Risky home loans - what to avoid

We expose the traps of new types of loans, including 40-year mortgages and no-deposit home loans.
 
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  • Updated:5 Jan 2006
 

05.Shared equity mortgage

A shared equity or shared appreciation mortgage (SAM) works differently from a normal home loan:

  • You borrow, say, 20% of the value of the property as a SAM and instead of paying interest on it, you’re charged a percentage of the capital gain when you sell.
  • For the remaining percentage of the home’s value (minus your deposit) you take out a normal home loan.
  • This means your monthly repayments are lower than they would have been if you’d borrowed the whole amount under this loan.

What paying back a portion of the capital gain means is that as the value of the property increases, so also does the repayment amount. And, of course, it’s very hard to predict just how much the capital gain is going to be. For example, in the last 20 years in Sydney, annual changes in the value of house prices ranged from a decrease of 3.9% (2004/05) to an increase of 46.1% (1988/89).

The RISMARK/ADELAIDE BANK Equity Finance Mortgage (EFM) was launched about a year ago and is available in capital cities (and some other metropolitan areas) in all states except the NT and Tasmania. With it you can borrow 10%, 15% or 20% of the value of the property under a shared equity mortgage.

After 25 years, or when you sell the house, you have to pay back the initial amount you borrowed, plus 20%, 30% or 40% (double the percentage you borrowed) of the capital gain. If you make a loss, the lender covers 10%, 15% or 20% of the capital loss, which is then deducted from the amount you have to repay.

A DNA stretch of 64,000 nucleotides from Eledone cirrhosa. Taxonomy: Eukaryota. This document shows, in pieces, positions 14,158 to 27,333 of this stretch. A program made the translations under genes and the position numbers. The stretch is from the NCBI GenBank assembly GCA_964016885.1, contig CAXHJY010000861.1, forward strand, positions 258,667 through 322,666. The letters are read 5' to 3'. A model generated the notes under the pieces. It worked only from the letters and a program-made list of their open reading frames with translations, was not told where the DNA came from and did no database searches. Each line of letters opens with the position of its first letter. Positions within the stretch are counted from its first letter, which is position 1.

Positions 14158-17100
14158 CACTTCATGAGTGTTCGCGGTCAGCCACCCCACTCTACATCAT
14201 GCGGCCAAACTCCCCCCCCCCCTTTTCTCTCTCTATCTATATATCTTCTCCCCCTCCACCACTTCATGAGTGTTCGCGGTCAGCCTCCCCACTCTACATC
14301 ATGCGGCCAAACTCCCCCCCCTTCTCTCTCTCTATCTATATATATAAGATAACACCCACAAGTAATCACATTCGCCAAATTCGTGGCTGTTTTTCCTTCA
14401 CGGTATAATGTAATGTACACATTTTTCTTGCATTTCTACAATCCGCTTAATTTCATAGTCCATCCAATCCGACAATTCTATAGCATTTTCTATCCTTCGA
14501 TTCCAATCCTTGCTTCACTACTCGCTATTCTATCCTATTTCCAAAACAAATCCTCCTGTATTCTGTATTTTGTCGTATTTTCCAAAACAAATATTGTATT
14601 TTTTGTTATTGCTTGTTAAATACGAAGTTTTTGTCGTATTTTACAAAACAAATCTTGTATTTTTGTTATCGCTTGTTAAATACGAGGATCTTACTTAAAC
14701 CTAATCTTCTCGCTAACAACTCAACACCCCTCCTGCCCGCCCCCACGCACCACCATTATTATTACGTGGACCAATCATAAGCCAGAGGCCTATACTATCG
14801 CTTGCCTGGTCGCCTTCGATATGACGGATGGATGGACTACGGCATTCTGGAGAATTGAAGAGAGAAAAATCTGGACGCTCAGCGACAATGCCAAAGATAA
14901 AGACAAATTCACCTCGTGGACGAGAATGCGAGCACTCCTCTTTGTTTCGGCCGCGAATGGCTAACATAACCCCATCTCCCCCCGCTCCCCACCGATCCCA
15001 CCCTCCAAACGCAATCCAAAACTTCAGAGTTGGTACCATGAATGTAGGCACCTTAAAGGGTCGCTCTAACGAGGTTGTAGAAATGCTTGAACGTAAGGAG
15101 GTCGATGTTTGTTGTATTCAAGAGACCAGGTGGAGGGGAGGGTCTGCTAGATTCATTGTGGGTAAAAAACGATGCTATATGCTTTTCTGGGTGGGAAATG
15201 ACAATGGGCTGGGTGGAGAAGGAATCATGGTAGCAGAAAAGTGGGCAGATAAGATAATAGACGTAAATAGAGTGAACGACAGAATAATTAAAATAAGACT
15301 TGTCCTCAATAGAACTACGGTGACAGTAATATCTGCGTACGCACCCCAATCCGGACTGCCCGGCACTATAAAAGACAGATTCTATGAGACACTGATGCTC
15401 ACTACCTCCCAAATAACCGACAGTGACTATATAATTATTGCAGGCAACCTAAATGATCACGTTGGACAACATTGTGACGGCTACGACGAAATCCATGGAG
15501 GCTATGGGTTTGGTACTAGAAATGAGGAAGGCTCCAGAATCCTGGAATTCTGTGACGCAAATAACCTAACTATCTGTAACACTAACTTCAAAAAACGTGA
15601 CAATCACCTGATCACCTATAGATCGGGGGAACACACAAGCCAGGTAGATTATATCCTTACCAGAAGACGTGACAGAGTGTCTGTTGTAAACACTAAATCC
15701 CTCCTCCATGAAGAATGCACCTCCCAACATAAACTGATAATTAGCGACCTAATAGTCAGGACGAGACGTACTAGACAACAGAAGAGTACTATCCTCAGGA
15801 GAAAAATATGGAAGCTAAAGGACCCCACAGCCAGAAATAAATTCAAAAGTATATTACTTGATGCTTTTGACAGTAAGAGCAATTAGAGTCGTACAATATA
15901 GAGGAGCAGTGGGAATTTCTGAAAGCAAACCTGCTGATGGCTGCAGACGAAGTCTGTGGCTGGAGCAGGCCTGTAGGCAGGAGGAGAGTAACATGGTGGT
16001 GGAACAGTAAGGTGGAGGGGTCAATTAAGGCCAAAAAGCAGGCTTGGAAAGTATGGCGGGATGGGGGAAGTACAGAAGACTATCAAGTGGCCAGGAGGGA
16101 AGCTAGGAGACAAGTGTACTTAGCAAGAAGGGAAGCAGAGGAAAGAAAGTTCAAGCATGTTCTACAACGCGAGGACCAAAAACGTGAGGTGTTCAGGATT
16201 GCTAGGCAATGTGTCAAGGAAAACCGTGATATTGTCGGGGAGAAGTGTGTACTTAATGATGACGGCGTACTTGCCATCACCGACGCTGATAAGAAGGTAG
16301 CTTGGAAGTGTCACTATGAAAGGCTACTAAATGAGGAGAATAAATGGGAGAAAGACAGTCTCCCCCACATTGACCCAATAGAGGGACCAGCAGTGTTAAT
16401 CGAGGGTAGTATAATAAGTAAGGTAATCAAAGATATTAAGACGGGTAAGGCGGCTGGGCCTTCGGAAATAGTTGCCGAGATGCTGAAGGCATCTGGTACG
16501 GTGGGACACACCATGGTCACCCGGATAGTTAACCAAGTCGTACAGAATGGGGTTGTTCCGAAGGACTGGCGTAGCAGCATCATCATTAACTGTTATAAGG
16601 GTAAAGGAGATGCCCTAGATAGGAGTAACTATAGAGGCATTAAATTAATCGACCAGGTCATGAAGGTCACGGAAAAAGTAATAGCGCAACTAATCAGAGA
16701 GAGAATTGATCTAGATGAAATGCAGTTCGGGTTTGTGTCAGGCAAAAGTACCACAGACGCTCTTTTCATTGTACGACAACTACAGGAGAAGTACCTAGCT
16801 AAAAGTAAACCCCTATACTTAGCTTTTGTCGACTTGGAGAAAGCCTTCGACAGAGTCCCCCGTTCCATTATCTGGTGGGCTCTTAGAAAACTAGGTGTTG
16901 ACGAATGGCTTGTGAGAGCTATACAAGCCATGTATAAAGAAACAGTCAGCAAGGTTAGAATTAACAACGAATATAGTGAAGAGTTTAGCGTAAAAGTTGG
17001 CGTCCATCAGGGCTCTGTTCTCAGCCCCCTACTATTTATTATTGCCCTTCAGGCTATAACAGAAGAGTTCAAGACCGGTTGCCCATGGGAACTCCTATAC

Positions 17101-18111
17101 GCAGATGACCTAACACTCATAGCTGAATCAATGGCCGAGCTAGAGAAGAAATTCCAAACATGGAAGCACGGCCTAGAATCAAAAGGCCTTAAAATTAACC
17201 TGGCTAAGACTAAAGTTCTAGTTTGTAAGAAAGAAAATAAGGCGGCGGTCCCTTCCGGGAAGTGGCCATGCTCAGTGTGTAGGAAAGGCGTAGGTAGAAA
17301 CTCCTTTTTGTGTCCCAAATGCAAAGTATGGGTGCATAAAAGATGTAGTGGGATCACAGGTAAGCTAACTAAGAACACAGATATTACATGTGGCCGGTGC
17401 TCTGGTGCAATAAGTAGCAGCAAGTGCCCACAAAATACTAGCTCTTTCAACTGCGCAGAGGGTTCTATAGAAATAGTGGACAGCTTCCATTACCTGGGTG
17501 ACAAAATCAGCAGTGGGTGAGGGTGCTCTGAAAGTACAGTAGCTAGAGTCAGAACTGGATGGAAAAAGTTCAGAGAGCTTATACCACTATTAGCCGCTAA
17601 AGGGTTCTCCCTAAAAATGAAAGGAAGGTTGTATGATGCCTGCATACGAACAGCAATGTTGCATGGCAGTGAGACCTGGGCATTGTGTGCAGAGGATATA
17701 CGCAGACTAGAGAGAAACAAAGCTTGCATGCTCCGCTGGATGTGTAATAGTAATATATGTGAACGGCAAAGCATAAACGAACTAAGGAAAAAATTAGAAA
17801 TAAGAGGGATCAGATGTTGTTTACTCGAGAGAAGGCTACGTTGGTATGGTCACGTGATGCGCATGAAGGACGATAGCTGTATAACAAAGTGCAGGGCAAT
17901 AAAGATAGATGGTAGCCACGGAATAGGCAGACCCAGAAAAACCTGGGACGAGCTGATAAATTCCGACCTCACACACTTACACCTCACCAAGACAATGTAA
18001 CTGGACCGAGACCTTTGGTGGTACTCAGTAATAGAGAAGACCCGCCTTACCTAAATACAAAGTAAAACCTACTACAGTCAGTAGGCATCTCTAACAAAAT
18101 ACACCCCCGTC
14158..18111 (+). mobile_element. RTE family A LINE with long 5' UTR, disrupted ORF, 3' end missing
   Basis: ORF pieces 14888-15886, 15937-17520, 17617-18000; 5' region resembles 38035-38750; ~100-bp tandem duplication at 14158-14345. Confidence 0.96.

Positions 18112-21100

• With this loan, if you’d bought a house worth $100,000 in June 1987 in Sydney and borrowed 20% ($20,000), on average it would have been worth $461,490 in June 2007, and if you’d sold it you’d have to pay back about $164,600. So the equivalent rate of interest you’d have been paying to RISMARK would have been about 10.6%.
  • If you’d taken a loan over the same period, the average standard home loan rate would have been 9.5%. Obviously with a standard home loan, you’d have had to make regular repayments over the whole period, whereas with RISMARK you only pay a lump sum at the end.
  • Over a shorter period the picture could look very different. For example, if you’d repaid the same loan of $20,000 after two years, following the massive jump in house prices in 1988/89, you’d have already owed $49,137, meaning you’d have paid RISMARK the equivalent of an interest rate of 45.8%. While this was a time with exceptionally high increases in house values, property values go in cycles and for a normal consumer it’s sometimes hard to guess at which point in the cycle you currently are.

There are a number of other downsides to the RISMARK/ADELAIDE BANK product:

  • At the time of writing, it could only be combined initially with a normal home loan from ADELAIDE BANK, which limits your choice of lender and products.
  • Due to the way the property’s value is calculated, you won’t necessarily get your money’s worth if you make any improvements, especially in the case of DIY renovations.
  • If you’re in default of the loan conditions and the house sells for less than you bought it, the lender doesn’t share the capital loss.

A possible alternative

A number of state government or state government associated lenders offer shared equity mortgages too. They often have much more generous conditions, but some aren’t available to everyone - they’re based on income and the price of the property.

CHOICE verdict on shared equity mortgage

A shared equity/shared appreciation mortgage is a very complicated product and very different ot other mortgage. It’s crucial to understand the fine print: you need both legal and financial advice. While a normal mortgage diminishes over time and is likely to be easier to pay in later years when your income increases, the shared equity repayment amount grows with the value of the property.

Obviously meanwhile you’re enjoying a better cashflow position as you don’t have to make repayments on the shared equity mortgage. But you become hostage to developments in house values. Shortly after a period of high capital growth is a very bad time to sell, even if your personal circumstances, such as having a baby on the way would make selling and upgrading the best option for you.

The bottom line is that the only way you come out on top is if you experience low or negaitve growth in the value of your home - but why would you want to invest in property if you expect that?

 

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